Research Paper Introduction Examples

To spark interest among your audience — referees and journal readers alike — provide a compelling motivation for the work presented in your paper: The fact that a phenomenon has never been studied before is not, in and of itself, a reason to study that phenomenon.Write the context in a way that appeals to a broad range of readers and leads into the need.

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Do not include context for the sake of including context: Rather, provide only what will help readers better understand the need and, especially, its importance.

Consider anchoring the context in time, using phrases such as recently, in the past 10 years, or since the early 1990s.

(Papers reporting something other than experiments, such as a new method or technology, typically have different sections in their body, but they include the same Introduction and Conclusion sections as described above.) Although the above structure reflects the progression of most research projects, effective papers typically break the chronology in at least three ways to present their content in the order in which the audience will most likely want to read it.

First and foremost, they summarize the motivation for, and the outcome of, the work in an abstract, located before the Introduction.

For the task, the effects of a range of inhibitors of connexin channels, such as the connexin mimetic peptides Gap26 and Gap27 and anti-peptide antibodies, on calcium signaling in cardiac cells and He La cells expressing connexins. In any case, the paragraphs in these sections should begin with a topic sentence to prepare readers for their contents, allow selective reading, and — ideally — get a message across.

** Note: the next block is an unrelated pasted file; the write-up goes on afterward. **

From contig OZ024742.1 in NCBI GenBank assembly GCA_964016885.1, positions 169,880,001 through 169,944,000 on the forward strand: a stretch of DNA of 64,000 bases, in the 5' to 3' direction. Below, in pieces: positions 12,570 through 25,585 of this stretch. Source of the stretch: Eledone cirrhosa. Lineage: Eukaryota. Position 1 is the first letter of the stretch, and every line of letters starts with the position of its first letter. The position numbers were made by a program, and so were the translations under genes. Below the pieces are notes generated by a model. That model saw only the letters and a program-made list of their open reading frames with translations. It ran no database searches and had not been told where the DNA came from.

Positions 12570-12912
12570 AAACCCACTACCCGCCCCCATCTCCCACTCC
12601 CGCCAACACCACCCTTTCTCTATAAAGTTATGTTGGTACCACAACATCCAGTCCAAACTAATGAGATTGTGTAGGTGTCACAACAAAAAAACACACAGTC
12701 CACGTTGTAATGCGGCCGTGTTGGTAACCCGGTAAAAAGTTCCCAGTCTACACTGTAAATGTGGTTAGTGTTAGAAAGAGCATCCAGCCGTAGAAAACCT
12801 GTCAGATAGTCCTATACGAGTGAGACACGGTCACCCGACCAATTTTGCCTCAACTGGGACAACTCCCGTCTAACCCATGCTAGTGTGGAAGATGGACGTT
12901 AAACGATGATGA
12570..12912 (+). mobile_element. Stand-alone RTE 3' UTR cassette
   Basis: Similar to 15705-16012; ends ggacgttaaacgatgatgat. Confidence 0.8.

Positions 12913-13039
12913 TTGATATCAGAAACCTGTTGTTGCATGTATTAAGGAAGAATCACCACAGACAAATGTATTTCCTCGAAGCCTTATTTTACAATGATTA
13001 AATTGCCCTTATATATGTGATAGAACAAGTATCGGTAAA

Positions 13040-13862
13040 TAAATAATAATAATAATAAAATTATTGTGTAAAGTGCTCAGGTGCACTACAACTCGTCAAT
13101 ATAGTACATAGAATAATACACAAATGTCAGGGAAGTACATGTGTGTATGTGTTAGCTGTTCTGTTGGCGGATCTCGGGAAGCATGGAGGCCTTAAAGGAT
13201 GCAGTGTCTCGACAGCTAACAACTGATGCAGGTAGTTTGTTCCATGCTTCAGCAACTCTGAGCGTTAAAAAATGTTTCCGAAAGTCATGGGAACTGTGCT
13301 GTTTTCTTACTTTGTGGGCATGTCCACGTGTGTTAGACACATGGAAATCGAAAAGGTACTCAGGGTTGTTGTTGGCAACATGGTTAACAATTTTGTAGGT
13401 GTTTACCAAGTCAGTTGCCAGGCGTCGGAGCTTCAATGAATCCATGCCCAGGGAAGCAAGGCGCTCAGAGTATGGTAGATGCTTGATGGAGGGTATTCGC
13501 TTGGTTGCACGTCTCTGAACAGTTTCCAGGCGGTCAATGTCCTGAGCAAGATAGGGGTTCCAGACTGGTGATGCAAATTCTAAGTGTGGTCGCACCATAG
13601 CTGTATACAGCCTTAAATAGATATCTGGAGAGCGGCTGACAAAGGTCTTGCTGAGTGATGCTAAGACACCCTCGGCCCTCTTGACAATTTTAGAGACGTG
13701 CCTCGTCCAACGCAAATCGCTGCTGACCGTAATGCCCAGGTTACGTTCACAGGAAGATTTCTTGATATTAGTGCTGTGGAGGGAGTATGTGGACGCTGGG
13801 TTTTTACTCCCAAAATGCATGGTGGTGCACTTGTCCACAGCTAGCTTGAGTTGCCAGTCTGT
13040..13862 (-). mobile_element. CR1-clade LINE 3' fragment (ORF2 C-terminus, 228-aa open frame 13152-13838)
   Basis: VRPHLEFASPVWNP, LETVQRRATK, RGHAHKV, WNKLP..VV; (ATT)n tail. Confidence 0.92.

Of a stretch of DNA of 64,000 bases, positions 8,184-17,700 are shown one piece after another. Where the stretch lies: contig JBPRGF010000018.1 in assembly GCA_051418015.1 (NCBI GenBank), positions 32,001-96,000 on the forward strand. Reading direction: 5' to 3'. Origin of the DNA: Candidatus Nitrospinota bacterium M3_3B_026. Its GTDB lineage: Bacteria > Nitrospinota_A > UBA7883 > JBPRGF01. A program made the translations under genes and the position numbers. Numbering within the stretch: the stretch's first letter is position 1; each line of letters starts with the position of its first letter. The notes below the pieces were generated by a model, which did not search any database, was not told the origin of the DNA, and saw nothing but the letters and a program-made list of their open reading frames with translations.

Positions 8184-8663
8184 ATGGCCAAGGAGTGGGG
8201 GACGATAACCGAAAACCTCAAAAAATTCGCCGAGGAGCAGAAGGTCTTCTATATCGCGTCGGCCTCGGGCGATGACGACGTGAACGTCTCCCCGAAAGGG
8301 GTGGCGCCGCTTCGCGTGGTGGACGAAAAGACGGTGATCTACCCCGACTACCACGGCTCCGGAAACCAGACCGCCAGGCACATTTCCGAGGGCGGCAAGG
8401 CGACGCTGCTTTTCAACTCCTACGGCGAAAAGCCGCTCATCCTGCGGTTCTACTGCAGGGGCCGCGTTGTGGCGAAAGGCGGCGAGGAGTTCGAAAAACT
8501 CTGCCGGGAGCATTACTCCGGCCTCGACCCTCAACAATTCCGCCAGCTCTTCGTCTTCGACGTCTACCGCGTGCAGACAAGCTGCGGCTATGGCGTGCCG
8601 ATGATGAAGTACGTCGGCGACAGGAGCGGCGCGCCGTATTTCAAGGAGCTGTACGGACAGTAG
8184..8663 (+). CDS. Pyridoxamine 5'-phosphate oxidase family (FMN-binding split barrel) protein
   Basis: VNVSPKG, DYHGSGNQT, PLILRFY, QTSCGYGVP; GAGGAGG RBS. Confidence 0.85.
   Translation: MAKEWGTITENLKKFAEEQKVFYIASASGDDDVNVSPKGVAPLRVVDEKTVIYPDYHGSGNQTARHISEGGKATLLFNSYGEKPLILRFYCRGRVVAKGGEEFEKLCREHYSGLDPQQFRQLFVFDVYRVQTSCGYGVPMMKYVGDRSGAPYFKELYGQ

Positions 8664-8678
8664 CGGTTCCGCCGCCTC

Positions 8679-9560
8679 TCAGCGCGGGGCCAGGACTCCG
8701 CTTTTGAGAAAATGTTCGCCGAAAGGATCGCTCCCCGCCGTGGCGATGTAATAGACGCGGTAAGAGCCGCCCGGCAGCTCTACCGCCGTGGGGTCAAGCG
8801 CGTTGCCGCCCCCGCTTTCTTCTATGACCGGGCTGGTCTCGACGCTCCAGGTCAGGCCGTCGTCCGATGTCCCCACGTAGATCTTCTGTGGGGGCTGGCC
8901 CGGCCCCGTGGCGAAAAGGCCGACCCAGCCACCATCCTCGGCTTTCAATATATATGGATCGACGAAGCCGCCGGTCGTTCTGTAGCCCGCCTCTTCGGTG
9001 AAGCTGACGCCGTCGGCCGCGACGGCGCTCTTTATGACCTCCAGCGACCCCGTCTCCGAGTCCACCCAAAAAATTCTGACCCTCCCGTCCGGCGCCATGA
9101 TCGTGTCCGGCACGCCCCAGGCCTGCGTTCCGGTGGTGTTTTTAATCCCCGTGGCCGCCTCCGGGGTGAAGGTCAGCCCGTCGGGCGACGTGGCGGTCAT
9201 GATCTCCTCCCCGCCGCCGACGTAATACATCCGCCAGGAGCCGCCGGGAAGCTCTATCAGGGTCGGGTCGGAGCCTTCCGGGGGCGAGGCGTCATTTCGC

Even the most logical structure is of little use if readers do not see and understand it as they progress through a paper. Most Materials and Methods sections are boring to read, yet they need not be.

Write four components, probably (but not necessarily) in four paragraphs: context, need, task, and object of the document.

At the beginning of the Introduction section, the context and need work together as a funnel: They start broad and progressively narrow down to the issue addressed in the paper.

Start by stating the actual situation (what we have) as a direct continuation of the context.

If you feel you must explain recent achievements in much detail — say, in more than one or two paragraphs — consider moving the details to a section titled State of the art (or something similar) after the Introduction, but do provide a brief idea of the actual situation in the Introduction. Emphasize the contrast between the actual and desired situations with such words as but, however, or unfortunately.


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